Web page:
Living with it.

Inhaling becomes harder. How you wouldn’t believe the molehills that I can make into mountains. Since you died I feel guilty about my age. A birthday, and a society of platitudes on platitudes on platitudes.

Where do I go from here, where do you find yourself when you are lost? It started when I could no longer speak what was happening inside of my head. The words “cognitive depression” scrawled in block letters across my planner, and more empty packets of Xanax. The amount of neurons in a brain and the amount of things I could possibly do at any second are too overwhelming.

The Summer, capital S, is difficult for me and I am Sad, capital S. The air is thick and humid. Most often it is too hot. I labor inside my mind. I flip through brightly colored files in a cherry wood filing cabinet. And I catch myself in these moments looking for you still. In the pursuit of “emotional stability” my mom took your death certificate so it would sit in a pile of papers far from my immediate sight. When it was here, in my bedroom, I lived with its presence. It hibernated in a manila folder; I existed around it, like a magnet that pulled me but when I got too close, repelled me.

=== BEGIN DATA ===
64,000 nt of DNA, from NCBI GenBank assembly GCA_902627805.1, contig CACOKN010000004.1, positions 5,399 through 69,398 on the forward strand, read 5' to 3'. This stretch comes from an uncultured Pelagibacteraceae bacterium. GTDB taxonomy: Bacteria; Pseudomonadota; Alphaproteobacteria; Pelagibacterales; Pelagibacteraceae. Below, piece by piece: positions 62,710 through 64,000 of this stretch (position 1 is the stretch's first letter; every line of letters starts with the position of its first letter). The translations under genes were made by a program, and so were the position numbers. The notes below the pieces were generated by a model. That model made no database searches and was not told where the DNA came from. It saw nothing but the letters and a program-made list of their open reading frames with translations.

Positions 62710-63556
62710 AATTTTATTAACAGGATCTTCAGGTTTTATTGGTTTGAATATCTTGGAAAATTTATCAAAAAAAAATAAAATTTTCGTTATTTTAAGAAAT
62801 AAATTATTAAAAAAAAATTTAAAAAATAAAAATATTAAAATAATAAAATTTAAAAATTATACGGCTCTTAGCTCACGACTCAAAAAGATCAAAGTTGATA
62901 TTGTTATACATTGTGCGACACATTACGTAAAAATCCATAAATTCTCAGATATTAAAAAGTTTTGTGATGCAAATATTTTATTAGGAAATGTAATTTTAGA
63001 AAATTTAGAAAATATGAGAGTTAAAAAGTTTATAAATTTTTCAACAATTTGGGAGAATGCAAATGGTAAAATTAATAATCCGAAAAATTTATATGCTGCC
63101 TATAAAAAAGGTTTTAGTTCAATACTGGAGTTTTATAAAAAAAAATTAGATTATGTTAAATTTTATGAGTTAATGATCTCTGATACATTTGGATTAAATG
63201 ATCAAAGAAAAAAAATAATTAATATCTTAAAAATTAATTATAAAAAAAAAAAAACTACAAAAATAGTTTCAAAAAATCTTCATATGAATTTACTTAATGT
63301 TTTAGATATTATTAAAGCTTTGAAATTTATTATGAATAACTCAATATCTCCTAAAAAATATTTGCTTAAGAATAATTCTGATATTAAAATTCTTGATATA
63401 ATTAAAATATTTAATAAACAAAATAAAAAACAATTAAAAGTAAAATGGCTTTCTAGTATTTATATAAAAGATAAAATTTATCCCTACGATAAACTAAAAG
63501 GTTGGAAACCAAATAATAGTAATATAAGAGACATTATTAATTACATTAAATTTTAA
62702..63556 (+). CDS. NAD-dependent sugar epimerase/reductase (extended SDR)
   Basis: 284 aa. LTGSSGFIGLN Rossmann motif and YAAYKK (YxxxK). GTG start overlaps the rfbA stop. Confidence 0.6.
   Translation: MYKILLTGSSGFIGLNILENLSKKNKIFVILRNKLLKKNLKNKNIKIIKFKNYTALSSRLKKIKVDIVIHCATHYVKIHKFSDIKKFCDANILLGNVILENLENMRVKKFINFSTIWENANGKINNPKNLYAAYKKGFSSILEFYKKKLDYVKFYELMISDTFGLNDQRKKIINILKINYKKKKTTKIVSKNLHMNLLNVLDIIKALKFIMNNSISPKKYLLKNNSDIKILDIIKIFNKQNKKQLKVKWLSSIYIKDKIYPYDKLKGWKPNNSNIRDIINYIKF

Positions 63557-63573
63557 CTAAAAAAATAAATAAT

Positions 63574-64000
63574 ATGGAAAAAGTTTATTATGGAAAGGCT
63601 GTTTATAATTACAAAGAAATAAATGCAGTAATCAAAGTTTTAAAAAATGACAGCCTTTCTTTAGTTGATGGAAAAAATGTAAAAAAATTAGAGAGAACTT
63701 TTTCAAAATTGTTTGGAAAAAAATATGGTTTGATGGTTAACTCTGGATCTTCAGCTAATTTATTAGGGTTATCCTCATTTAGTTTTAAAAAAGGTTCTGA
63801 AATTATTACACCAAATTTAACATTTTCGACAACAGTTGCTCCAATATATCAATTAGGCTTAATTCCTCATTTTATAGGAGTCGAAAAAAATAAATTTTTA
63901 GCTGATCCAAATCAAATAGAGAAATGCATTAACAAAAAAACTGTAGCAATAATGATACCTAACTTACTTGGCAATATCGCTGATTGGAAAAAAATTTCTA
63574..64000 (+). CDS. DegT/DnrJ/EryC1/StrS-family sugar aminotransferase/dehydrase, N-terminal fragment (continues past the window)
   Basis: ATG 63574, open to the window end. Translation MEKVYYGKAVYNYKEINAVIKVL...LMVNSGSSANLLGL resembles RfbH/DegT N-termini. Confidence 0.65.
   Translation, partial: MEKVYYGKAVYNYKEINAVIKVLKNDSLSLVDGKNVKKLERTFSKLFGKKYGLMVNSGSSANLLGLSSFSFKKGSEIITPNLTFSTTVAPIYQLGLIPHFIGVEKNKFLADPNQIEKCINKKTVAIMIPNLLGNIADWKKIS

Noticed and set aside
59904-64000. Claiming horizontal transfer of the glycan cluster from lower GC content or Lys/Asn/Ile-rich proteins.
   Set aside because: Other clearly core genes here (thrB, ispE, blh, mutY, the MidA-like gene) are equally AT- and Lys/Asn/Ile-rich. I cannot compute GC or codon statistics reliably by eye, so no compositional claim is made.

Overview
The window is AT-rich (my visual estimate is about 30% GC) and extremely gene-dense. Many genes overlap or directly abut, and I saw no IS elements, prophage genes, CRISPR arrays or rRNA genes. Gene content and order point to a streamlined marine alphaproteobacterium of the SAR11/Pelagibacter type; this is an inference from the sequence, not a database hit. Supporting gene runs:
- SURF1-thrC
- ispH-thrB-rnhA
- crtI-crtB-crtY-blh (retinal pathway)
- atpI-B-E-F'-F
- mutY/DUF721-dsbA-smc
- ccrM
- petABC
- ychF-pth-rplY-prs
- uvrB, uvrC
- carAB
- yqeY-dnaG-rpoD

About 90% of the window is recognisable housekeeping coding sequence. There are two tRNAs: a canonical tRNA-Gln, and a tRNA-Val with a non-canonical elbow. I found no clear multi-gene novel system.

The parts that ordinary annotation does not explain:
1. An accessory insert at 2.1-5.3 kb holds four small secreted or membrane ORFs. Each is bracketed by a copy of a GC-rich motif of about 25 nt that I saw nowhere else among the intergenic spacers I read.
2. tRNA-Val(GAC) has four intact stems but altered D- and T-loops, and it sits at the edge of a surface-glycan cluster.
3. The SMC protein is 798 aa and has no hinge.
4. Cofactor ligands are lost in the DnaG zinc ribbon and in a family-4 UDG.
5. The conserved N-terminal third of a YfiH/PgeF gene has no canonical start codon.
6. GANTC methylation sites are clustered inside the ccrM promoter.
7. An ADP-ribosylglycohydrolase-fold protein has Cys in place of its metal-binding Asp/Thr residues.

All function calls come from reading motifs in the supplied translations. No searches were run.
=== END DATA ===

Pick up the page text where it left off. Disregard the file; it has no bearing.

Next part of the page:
I lament normal problems. Who is me? In what ways have my responses been altered because of anti-depressants? It is easy to be complacent, so I get riled up. I struggle to maintain relationships even with people to whom I once felt very close. I struggle to initiate new relationships. Things I love are challenging to pursue. The years feel very long and I am terrified of aging. So terrified that I cannot imagine it, not even for a moment.

When I look at my mind it is like staring at the top of blue water. You can see where the sun is shining and making the water light, and you can see where it starts to get dark. There are ripples, reflections, and refractions. I fear diving fully into the water and so to subsist I swim shallowly on top. I have forgotten that I was a musician and a writer. I have forgotten that I was an artist. Now I go to my part-time job. I make meals for myself and I do the laundry when it is necessary.

Depression is an illness, and I am Sick, capital S.

 

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